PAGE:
Alumni Networks Grow, Imparting Valuable Lessons
Published: Friday, February 4, 2011
Updated: Wednesday, March 2, 2011 15:03
When Aaron Fouladian (MSB '11) attended a business school event at the Princeton Club of New York early last summer, he was met by a soon-to-be mentor — a recent Georgetown alum.
"She was someone I could reach out to with any questions I had and was always helpful in giving me advice to succeed in my internship," Fouladian said.
The annual Alumni Mentor Program — set up by the McDonough School of Business Undergraduate Dean's Office — pairs students with recent alumni as they complete their internships. With less than 20 percent of 2009 college graduates having secured jobs at the time of graduation, nationally, the Alumni Mentor Program is only one of a growing number of alumni-student groups on a campus that prides itself on its graduates' employment rate.
Over the years, Georgetown's alumni connection networks have moved past the broad Alumni Association and its various career services to a growing group of specialized and increasingly student-centered organizations and networks.
"Students understand the alumni network at Georgetown is one of [its] greatest assets," David Nicol (SFS '12) said.
Besides the MSB's Alumni Mentor Program, programs like the Wall Street Alliance, Friends of the SFS, Women Advancing Gender Equity, the relatively new Hoya Diplomatic Network and many others work to bring students and alums together.
Student clubs also have their own alumni career networks. Groups like the College Democrats and The Corp maintain connections with alumni, who assist current members in obtaining internships and jobs.
The Alumni Career Network, an alumni database of over 18,000, holds events throughout the year in an effort to connect students and alumni. Events include industry-specific lunches, the Winter Break Tour held in major cities across the country, and last week's speed-networking event, "Ready Set Connect," among others.
"The hope is that through connections made at these activities, students can tap into the web of alumni connections that go well beyond that event," Emily White, Assistant Director of Alumni Career Services, said. "Alumni are excited to share their expertise with students and likewise, hear about life at Georgetown today."
Not all networking opportunities are created equal, however, and not all students feel that they have equal access to alums.
Networks for School of Nursing and Health Studies-related industries tend to be geared towards graduate or medical school students, according to students familiar with the job networks. And with so many business-oriented recruiting events at the Career Education Center and the variety of School of Foreign Service-oriented networks, College students sometimes feel left out of the loop.
"I don't think there are enough ways to interact with alums," Preston Mui (COL '13) said. "I wouldn't know how to reach an alum if I wanted to. I'm aware of various events where there are alums present, but not so aware of a systematic way that I can search for alumni and proactively reach them."
The difference, however, may be due more to the types of jobs available than lack of resources.
"I don't know if that's necessarily the fault of the school or the nature of the industry," Nicol said. "[Business-related recruiters are interested in] getting the best talent first whereas nonprofit, for example, is more interested in getting students who share its values."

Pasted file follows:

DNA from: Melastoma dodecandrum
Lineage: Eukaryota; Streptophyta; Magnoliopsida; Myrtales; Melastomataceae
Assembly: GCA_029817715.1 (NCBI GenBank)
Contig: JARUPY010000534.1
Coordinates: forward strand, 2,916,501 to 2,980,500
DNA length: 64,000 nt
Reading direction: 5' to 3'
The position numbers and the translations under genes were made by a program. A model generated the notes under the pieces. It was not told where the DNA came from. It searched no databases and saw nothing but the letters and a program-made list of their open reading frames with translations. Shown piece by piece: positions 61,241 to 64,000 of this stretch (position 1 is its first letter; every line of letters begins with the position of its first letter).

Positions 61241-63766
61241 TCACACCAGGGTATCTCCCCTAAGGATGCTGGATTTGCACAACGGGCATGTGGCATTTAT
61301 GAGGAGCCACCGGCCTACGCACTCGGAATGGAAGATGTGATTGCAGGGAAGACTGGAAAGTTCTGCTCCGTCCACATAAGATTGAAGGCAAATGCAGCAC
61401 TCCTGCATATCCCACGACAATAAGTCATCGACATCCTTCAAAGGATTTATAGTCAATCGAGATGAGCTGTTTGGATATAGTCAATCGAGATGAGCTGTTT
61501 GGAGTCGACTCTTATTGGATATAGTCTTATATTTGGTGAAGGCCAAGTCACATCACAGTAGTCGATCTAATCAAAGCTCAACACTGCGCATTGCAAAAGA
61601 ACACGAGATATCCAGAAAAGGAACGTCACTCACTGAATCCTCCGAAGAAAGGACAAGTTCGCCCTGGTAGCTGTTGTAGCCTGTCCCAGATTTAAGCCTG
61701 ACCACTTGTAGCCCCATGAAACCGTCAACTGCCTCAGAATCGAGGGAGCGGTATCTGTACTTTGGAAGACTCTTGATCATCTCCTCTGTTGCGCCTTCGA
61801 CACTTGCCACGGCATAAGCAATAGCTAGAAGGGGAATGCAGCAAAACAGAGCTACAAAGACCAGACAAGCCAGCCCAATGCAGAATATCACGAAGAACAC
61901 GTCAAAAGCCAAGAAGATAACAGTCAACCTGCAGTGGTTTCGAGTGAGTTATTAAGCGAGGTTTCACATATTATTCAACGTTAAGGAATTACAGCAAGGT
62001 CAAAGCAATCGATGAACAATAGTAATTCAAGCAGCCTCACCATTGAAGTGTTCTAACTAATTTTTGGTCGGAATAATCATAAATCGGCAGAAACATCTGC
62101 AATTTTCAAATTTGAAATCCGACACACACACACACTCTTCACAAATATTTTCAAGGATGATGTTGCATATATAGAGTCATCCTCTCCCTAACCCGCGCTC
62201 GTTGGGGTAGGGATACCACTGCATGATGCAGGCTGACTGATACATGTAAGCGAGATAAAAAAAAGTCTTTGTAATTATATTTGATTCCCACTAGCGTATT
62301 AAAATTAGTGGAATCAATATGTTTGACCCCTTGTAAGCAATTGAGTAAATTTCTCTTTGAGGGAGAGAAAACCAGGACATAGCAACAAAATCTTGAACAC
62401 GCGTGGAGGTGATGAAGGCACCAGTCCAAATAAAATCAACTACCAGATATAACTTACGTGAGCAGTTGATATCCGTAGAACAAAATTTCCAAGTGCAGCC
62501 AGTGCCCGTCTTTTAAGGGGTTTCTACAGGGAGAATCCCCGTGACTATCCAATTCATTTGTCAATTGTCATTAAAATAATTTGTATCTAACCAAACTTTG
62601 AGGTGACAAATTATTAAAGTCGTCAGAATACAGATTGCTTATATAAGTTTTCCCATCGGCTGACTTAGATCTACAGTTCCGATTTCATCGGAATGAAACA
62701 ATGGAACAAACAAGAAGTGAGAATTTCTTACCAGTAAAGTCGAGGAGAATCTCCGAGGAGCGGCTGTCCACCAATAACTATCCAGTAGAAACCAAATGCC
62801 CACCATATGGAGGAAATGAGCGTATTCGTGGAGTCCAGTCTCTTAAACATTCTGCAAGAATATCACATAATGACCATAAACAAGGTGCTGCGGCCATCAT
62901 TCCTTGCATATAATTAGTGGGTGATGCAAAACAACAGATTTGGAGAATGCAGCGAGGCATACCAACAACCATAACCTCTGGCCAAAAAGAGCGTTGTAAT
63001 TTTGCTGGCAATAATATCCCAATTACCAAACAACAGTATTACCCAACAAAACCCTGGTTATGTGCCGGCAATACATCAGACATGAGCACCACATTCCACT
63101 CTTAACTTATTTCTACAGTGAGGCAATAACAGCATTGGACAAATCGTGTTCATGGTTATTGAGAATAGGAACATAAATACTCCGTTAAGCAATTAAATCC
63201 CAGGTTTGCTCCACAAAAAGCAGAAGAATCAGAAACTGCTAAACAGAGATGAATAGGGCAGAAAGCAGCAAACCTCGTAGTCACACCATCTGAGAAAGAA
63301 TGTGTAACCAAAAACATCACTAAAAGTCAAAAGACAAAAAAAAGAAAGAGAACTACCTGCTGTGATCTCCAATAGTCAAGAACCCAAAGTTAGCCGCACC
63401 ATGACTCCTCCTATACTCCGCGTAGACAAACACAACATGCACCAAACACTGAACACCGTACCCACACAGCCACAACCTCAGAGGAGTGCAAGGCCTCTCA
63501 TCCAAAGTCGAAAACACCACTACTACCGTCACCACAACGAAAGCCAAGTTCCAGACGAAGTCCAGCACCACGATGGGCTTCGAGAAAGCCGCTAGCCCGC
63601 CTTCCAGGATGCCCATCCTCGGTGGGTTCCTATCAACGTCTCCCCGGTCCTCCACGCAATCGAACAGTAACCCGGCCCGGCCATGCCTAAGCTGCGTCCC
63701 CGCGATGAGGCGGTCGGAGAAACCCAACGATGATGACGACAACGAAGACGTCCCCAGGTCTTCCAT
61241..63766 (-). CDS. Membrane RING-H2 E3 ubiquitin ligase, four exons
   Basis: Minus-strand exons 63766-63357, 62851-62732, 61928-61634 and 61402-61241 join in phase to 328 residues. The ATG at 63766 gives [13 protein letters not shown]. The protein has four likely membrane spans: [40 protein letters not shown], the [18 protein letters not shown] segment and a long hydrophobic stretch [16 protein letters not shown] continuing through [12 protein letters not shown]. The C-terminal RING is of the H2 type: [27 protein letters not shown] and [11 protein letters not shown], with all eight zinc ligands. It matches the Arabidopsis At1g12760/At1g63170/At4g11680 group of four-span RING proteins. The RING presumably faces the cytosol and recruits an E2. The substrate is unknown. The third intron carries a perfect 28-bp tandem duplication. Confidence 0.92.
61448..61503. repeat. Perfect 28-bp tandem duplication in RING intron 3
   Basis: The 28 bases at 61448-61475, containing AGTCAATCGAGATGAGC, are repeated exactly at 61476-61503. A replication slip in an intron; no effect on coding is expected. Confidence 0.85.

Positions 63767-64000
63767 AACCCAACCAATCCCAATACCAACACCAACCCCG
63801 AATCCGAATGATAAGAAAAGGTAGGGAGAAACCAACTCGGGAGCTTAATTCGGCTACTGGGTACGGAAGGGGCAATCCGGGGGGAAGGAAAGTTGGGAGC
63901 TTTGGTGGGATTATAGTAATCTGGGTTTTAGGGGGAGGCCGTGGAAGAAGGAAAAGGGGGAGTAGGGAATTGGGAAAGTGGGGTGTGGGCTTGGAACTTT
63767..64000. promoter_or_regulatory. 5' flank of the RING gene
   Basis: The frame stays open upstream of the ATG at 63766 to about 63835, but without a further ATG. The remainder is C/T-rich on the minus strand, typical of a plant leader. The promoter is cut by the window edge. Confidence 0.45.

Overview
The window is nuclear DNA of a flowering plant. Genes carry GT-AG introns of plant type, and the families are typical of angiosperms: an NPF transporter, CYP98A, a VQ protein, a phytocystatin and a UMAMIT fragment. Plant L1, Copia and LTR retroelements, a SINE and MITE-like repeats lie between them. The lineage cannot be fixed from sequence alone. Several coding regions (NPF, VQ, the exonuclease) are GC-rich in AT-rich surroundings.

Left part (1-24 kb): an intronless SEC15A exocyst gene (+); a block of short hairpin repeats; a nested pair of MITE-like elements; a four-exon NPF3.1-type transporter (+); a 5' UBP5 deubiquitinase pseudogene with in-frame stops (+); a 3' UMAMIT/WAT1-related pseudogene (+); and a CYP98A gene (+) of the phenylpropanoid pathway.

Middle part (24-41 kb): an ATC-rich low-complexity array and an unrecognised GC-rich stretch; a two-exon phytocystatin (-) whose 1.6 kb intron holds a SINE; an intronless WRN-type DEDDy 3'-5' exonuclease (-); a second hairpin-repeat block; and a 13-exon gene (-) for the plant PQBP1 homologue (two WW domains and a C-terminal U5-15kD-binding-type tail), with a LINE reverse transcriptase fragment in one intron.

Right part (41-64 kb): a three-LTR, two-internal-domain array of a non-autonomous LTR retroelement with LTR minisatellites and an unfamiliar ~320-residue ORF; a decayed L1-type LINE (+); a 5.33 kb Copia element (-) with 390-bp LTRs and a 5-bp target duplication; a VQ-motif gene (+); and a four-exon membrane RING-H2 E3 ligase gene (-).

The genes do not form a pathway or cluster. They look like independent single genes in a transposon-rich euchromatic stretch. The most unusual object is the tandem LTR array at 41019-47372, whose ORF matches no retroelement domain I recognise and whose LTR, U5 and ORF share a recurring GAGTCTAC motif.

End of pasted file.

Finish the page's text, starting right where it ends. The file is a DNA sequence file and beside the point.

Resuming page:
Nicol is one of several student coordinators in the Friends of the SFS group on campus, which brings together students and alums each semester to discuss topics related to the foreign service sector. Many undergraduates, like Nicol, meet alums during the process who become resources. He made contacts that led to his current job during a similar networking opportunity.
But student-alumni interactions don't provide just job opportunities, Nicol said. For the stereotypically ambitious Georgetown student, meeting alumni injects a bit of reality into students' pre-conceived notions.
"I think at the very least students hear what it's like in the professional world, and they hear what it's like to work in a lot of careers where [students] think they already know what's going on," Nicol said.
Other specialized career opportunities highlight various jobs from the female perspectives.
The WAGE Fellowship program, operating out of the Women's Center, brings together a small number of junior and senior female student leaders to discuss issues, engage in campus and community activities and interact with administrators, faculty and alumnae.
For students like Claire Austin (SFS '12), the group provides — among other things — an alumna who functions as a mentor.
"[My mentor has] helped me with my resume and alerted [me] to job and professional development opportunities, but also really connected with me on a deeper level, even though we haven't known each other for long," Austin said.
The group, which was created in 2008, fills a specialized need on campus.
"We need more [groups promoting women leadership] around campus," said Laura Kovach, director of the Women's Center. "There hasn't been enough happening to support these women."
Together, the Women's Center and the Alumni Association — led by President Julia Farr Connolly — are working more toward a partnership in recognition of that need. Kovach said other groups on campus, such as Georgetown University Women's Leadership Initiative, are also working toward a similar goal.
"Now that we see women have more power, especially in politics, our students need to see that and to see Hoya women [in those positions]," Kovach said.
With so many specialized groups, however, many say there is the danger of over-saturating the campus calendar. And connections, while helpful, do not always result in jobs. With the recent economic recession, students must sometimes be open to other options.